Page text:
DIE BREAST MOUNTING FIGS. 3 through 5 illustrate the structure for relcasably clamping the die breast 12 in the frame 31 of the machine. The frame 31 is formed with a die breast shelf 32 extending between the two sides of the frame. The shelf 32 provides an upper surface 33 which engages and supports the lower surface 34 of the die breast 12.

The left end of the frame as viewed in FIGS. 3 and 4 is provided with a diagonally extending end face 36 which is adapted to engage a shim 37 mounted on the end of the die breast 12 to laterally locate the die breast in the machine. Normally more than one die breast is provided for a given machine and each die breast is provided with a shim which is accurately fitted to properly position the associated die breast with respect to the frame of the machine.

Positioned behind the die breast 12 is a back-up plate 38 which extends between the rearward face 39 of the die breast 12 and a vertical back-up surface 41 formed in the frame 31.

Four separate power-operated clamping asemblies are provided to releasably lock the die breast 12 in the frame 31. Lateral positioning of the die breast is provided by a wedge 42 which is adapted to fit between a wall 43 on the frame 31 and a mating camming surface 44 on the end of the die breast 12 opposite the shim 37. An actuator 46 is provided to operate the wedge 42. The actuator v46 includes a cylinder 47 mounted on the frame 31 and a double-acting piston 48 in the cylinder 47. The piston 48 is connected through a tie rod 49 and a sleeve 51 to the wedge 42.

When the actuator 46 is pressurized to retract the piston 48, the tie rod 49 is placed in tension and pulls the Wedge 42 back until it is properly seated. When release of the wedge is required, the piston 48 is pressurized to move in an extending direction and through the tubeSl pushes the wedge free of its locked position. The wedge 42 and the end face 36 cooperate to provide endwise location of the die breast and also cooperate to urge the ends of the die breast back toward the back-up plate 38.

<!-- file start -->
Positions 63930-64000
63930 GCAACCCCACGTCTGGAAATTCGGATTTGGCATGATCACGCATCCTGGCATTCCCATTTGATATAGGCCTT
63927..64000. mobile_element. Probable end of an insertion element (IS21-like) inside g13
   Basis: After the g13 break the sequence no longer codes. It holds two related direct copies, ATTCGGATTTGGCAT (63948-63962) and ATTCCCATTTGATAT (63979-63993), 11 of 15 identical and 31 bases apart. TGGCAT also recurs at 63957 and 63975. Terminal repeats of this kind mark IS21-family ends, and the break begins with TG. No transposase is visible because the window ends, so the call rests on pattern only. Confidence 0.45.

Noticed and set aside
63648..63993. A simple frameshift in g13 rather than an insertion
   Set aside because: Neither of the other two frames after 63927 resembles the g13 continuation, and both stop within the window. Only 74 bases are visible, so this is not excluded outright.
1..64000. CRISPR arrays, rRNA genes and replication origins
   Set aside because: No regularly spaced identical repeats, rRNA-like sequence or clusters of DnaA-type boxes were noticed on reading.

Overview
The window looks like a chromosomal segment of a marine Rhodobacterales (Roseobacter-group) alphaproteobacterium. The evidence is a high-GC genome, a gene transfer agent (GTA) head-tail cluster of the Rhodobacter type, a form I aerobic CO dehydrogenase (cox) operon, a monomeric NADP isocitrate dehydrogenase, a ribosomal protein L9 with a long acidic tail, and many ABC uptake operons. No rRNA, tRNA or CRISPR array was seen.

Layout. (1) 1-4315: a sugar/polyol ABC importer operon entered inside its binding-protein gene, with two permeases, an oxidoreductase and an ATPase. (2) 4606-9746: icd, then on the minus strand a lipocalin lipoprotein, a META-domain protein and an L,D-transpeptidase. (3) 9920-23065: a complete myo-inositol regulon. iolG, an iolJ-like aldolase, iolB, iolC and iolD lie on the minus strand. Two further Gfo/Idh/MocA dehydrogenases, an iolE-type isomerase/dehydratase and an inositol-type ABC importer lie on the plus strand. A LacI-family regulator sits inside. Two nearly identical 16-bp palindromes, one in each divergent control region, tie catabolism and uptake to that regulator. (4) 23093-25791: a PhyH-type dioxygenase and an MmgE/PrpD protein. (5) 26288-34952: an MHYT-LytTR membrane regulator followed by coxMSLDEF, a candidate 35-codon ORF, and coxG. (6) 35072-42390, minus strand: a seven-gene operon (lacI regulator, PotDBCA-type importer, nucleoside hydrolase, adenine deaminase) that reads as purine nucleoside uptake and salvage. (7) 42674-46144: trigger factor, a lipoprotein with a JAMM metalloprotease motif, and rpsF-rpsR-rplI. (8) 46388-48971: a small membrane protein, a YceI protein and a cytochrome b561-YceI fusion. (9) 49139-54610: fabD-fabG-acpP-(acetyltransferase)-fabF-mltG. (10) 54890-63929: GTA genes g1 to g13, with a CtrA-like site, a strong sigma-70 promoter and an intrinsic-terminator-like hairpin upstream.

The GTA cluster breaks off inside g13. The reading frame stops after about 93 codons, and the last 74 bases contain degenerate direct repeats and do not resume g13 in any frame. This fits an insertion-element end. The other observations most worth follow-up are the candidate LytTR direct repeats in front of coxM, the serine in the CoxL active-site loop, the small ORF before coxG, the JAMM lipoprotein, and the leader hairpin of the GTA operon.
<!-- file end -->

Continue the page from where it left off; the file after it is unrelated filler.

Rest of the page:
The die breast 12 is tightly clamped against the backup plate 38 intermediate its ends by a pair of similar clamping actuators 52a and 52b. Since the actuators 52a and 52b are identical in structure, only the structure of the actuator 52b will be described in detail. The actuator 52b includes a cylinder 53 and a single-acting piston 54 connected through a piston rod 56 to a clamp plate 57. The clamp plate 57 extends between the forward face of the die breast shelf 32 and the adjacent forward face of the die breast 12, as best illustrated in FIG. 4. When the two cylinders 52a and 52b are pressurized, the clamp plates 57 operate to press the die breast 12 toward the back-up plate 38.

- The die breast 12, therefore, is held in the clamped position against the back-up plate at its ends and at two locations intermediate its ends. Since the working forces during forging operation tend to urge the die breast toward the back-up plate 38, excessive clamping is not required to clamp the die breast in this direction. Release of the clamping plates 57 is accomplished by relieving the pressure in the actuators 52a and 52b. A spring 58 normally urges the pistons 54 toward the clamp release position.

A plurality of clamping actuators are provided to hold the die breast 12 down against the die breast shelf 32. It is preferable to provide a group of clamping actuators for this purpose so that the die breast and the die breast shelf are clamped in intimate contact. With such clamping increased stiffness is provided since the shelf and die breast each augment the stiffness of the other.